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With No Vax Requirements And Few Masks, Coachella Looks Like A Time Warp

A young white man on a stage holds the microphone towards a massive outdoor crowd. He wears a mesh sports jersey with the number 76 and white pants. A colorful structure and a Ferris wheel can be seen in the background. It is daytime.
Dylan Minnette of Wallows performs onstage at the Outdoor Theatre during at Coachella on April 16, 2022.
(Frazer Harrison
Getty Images for Coachella)
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Thousands of music and fashion fans have flocked to the desert for the return of the Coachella Valley Music and Arts festival.

The scene is a bit of a time warp; the crowd looks much like it did in the years before the festival's hiatus, with concert-goers decked out in fringe, flower crowns, and very few face masks. 

Coachella organizers did not put any requirements in place for attendees to be vaccinated, tested or wear masks. This despite the fact that the omicron variant BA.2 is believed to be the most contagious version of the virus since it spread worldwide in 2020.

Health experts had expressed concern when festival producers removed any requirements for vaccinations, negative tests or masks.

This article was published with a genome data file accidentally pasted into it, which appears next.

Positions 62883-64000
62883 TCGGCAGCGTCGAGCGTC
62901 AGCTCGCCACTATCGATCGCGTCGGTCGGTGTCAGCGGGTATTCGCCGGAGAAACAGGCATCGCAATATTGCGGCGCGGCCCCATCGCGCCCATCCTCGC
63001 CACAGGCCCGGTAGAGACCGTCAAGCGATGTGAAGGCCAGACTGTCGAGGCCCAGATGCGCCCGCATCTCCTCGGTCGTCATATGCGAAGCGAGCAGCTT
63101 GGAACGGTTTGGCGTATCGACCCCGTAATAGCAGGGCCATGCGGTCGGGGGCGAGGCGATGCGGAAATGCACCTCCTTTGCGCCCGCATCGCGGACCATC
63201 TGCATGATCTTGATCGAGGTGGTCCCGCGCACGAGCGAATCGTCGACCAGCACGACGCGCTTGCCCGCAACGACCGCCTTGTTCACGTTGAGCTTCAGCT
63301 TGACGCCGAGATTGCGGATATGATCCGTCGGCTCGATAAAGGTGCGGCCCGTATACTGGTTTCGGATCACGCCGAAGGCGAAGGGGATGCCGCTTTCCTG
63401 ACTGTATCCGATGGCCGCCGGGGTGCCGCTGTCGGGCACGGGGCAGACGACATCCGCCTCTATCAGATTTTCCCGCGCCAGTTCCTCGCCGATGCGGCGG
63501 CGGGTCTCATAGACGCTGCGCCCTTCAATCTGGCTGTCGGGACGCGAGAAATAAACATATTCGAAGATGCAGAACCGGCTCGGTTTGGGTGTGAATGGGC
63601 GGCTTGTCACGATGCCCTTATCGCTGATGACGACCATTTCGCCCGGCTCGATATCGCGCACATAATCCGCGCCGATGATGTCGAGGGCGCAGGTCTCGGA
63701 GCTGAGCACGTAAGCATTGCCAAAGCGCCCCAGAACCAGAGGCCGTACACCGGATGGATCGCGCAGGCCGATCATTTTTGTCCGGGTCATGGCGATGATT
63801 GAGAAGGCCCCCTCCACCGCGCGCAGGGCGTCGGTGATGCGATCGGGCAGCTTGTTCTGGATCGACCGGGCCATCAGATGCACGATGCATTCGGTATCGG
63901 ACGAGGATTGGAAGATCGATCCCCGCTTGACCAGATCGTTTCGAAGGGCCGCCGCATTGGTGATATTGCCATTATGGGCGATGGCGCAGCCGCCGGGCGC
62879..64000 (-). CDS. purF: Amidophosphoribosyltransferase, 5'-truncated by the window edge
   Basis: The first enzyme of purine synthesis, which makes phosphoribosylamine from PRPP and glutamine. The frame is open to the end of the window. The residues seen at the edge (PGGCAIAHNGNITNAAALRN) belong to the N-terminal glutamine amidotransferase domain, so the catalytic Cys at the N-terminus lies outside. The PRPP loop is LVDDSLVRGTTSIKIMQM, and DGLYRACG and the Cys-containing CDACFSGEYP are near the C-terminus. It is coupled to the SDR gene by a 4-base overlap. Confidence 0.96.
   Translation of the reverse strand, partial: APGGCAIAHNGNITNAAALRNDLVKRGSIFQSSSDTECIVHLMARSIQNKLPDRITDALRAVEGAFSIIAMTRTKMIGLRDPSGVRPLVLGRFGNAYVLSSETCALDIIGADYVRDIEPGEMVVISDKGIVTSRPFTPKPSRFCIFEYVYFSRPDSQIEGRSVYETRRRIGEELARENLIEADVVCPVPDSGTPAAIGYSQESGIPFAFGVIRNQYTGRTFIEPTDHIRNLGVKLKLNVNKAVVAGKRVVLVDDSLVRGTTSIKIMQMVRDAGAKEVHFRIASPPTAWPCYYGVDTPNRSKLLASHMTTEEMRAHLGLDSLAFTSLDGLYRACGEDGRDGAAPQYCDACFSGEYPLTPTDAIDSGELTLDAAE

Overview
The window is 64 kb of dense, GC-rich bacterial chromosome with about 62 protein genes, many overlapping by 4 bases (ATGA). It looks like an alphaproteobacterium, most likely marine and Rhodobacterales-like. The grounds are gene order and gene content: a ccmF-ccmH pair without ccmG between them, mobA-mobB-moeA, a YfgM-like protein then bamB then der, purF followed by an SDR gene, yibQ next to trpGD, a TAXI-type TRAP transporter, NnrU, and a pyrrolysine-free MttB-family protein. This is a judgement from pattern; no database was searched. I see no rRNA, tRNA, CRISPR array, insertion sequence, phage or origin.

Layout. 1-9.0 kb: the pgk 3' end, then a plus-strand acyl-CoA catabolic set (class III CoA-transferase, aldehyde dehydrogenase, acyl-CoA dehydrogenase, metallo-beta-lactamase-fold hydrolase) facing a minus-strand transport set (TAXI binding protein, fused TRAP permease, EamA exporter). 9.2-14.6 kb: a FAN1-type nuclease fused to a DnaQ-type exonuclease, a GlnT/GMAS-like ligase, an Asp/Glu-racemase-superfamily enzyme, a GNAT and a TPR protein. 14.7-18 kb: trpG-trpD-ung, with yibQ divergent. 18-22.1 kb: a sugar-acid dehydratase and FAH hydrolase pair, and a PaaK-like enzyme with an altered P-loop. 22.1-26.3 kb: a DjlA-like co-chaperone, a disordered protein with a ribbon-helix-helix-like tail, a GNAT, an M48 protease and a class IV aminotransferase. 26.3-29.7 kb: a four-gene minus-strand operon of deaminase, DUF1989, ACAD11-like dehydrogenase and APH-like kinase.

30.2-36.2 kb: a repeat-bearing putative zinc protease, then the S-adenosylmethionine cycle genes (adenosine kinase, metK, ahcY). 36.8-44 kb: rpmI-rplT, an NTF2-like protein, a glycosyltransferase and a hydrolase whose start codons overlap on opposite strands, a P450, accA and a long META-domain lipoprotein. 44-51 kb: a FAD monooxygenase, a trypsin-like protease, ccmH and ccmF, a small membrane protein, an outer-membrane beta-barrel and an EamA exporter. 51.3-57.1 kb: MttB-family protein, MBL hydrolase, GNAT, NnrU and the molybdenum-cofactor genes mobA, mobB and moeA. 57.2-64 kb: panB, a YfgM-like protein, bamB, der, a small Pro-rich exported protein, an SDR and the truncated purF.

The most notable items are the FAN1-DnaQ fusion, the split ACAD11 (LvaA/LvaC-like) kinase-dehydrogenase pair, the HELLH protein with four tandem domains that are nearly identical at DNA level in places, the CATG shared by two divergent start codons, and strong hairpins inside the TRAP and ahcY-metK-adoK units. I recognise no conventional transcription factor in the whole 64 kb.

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Andrew Noymer, a UC Irvine epidemiologist and demographer, told us “the wise thing to do would be to require testing and vaccination upon entry.” The reality, he said, is we’re back to “partying like it's 2019.”

“I think it's gonna be a challenge to have our cake and eat it too, in terms of back to normal on the one hand and the fact that COVID is still with us on the other hand.”

According to The Desert Sun, COVID-19 cases increased 77% in the region following the first weekend of the festival. Scottish-American singer-songwriter Bishop Briggs and DJ Satori both had to cancel their performances for the second weekend after testing positive.

In L.A. County public health officials have noted a spike in cases locally, pinning that uptick on the BA.2 variant.

Experts encouraged Coachella attendees to mask both in indoor settings and very crowded outdoor settings. Testing sites were available on site and around the Coachella Valley.

The festival, which wrapped up its second weekend, sold out well in advance and reportedly drew 750,000 attendees.

On the plus side, Noymer noted that "the crowd at Coachella tends to skew young and vigorous. So a lot of people who may get infected will have asymptomatic cases I would imagine. And a lot of them will go undetected."

Jackie Fortiér contributed to this story.

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Updated April 24, 2022 at 3:43 PM PDT
This story updated with quotes from Andrew Noymer and details about reported infections in Riverside County.